Put the two pans in an oven preheated to 175º C (350º F) and bake for 50-60 minutes. Stick a toothpick in the center of the cake to check if it’s ready. The toothpick should come out almost dry, with just a bit of crumbs.

Remove pans from the oven and keep the cakes at room temperature for 10-15 minutes before releasing from the pans.

How to release the cake:

Place a parchment paper on top of the pan and then a cutting board on top of it. Flip it all over and lift the pan to release the cake. Place a second board on the cake and flip again. Remove the top board. Let the cake cool completely at room temperature and then keep in the fridge until ready to cut. (The cake can be kept in the fridge for about a week or in the freezer for about a month)

Cut each cake twice to a height of 3 cm with a large serrated knife or a saw. You should get two 3 cm-high layers from each cake (4 layers in total). To get a straight clean cut, keep turning the cake and cut first from the sides then slowly advance to the center of the cake. Remove the parchment paper from the bottom of the cakes. Cover each layer in plastic wrap. Keep in the fridge until use.

Mascarpone and coffee chantilly

The goal here is to make the heavy cream taste like coffee before whipping it. This can be done in two ways:

Cold infusion: Put heavy cream in a bowl. Add coffee and mix a little. Cover with plastic wrap and keep in the fridge for a night (about 12 hours). Mix well before use.

Hot infusion: Put 1/4 of the heavy cream in a small pot and add coffee to it. Heat on medium heat while stirring just until all coffee granules are dissolved. Transfer to a bowl and add the rest of the heavy cream. Mix well and keep in the fridge for at least two hours to let it cool before whipping.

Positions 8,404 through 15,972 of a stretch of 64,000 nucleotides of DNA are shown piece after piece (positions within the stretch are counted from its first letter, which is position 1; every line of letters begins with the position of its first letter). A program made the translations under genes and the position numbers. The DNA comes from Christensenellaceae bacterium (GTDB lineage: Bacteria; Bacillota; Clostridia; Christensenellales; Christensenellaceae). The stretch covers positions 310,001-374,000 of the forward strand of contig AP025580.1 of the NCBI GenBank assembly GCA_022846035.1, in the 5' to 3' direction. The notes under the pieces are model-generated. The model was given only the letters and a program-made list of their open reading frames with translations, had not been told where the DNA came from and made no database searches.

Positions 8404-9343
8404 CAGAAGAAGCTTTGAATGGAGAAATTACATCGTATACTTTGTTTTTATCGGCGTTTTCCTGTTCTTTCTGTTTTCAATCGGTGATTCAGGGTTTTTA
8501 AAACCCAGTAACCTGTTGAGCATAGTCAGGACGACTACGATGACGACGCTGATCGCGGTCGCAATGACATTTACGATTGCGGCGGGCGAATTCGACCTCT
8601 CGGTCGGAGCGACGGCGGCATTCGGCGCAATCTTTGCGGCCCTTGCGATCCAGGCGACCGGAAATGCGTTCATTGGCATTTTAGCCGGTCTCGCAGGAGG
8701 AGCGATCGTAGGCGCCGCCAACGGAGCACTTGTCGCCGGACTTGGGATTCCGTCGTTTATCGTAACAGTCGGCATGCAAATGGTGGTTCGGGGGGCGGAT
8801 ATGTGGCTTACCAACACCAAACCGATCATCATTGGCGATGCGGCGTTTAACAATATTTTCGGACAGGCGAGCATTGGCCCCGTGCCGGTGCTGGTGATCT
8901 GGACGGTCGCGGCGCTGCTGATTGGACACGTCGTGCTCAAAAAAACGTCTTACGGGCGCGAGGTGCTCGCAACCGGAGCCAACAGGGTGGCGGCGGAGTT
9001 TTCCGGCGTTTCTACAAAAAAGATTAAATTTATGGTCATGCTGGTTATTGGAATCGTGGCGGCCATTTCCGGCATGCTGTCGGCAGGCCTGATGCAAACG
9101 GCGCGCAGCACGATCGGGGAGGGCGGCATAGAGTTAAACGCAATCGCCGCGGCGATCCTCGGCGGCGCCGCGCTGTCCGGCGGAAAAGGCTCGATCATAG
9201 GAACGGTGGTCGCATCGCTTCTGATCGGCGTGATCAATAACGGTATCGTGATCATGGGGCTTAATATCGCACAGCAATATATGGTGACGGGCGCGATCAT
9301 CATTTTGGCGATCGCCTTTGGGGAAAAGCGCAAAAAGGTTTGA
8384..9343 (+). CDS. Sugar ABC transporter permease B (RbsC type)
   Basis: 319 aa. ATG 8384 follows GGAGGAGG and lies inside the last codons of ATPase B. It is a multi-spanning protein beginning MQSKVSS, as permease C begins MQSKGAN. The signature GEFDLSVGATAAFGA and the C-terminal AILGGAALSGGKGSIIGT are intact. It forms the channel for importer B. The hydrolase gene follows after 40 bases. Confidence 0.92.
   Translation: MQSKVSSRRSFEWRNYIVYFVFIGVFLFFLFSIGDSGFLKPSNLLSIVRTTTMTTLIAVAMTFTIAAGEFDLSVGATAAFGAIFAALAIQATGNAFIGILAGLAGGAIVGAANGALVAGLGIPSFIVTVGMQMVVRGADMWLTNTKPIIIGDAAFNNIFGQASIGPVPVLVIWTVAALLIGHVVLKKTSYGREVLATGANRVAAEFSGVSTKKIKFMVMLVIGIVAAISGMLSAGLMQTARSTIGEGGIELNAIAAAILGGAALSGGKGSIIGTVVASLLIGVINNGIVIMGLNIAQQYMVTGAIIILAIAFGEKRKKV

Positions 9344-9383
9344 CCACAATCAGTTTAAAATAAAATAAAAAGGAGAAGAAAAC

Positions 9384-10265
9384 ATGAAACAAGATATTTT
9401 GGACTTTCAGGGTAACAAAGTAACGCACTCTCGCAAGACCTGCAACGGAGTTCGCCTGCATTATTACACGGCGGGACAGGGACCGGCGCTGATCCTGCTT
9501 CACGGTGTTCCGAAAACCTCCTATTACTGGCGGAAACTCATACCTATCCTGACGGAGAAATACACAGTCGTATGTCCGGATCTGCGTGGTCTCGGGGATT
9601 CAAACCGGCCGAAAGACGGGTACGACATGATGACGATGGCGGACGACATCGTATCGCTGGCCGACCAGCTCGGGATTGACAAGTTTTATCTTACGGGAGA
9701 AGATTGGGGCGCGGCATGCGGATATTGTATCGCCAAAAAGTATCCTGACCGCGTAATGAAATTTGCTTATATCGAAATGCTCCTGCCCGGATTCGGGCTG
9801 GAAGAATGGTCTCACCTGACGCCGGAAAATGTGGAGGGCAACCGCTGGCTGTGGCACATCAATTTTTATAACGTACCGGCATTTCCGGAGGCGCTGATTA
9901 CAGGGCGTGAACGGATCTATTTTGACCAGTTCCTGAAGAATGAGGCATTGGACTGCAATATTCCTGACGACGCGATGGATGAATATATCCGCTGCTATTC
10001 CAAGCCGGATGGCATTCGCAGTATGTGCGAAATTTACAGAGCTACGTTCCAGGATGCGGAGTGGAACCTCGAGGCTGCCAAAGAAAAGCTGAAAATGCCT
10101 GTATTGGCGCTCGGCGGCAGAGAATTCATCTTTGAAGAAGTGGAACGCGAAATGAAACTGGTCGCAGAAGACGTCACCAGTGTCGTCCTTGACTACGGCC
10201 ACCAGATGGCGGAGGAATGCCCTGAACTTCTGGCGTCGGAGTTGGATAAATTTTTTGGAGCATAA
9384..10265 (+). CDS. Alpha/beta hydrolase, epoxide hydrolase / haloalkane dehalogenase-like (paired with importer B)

Put mascarpone cheese in a mixing bowl and whip until the cheese softens slightly. Remove heavy cream from the fridge and add to the mascarpone cheese gradually while whipping all along (each time make sure that the mixture is uniform before adding more cream). Add powdered sugar gradually while whipping at low speed. When done adding sugar, increase the mixer speed to medium and whip until the cream is stable (be careful not to over-whip, otherwise the cream will separate). Use immediately or keep in the fridge .

Putting it all together!

Take a serving plate and spread a bit of cream in the center to attach the cake to it. Set the 1st cake layer on it. Put some cream on top of the cake and spread it with a frosting spatula to make an even layer about 1 cm thick. Set the 2nd cake layer on top. Spread another layer of cream, then set the 3rd cake layer. Spread another layer of cream, then set the 4th cake layer. Finally, spread a thin layer of cream on top.

Naked cake effect: Take a look at the sides of the cake. You will notice that they’re not straight and that they got dents all around. Fill those dents generously with cream. Use a wide spatula to remove all the excess cream. To do so, press the spatula on the side of the cake while turning the cake around, leaving it with a smooth layer of cream in the dents. Repeat the process until the sides of the cake are almost straight.

Keep in the fridge up to a week.

Chocolate decoration

Making chocolate decorations
Making chocolate decorations
Chocolate decorations
Decorating with tempered chocolate

Temper chocolate. Once the chocolate is tempered, pour it to the center of an acetate sheet. Place a parchment paper on top (or another acetate sheet if you want both sides of the chocolate to be shiny) and flatten with a rolling pin to get a thin and uniform layer.

Lift the sheets with the chocolate and place on top of a rolling pin or two to let the chocolate set and get a bended shape.

After the chocolate has set, peel the sheets from both sides and break or cut the chocolate to different sizes.

Decorate the cake with chocolate decorations.

Chocolate cake with mascarpone and coffee chantilly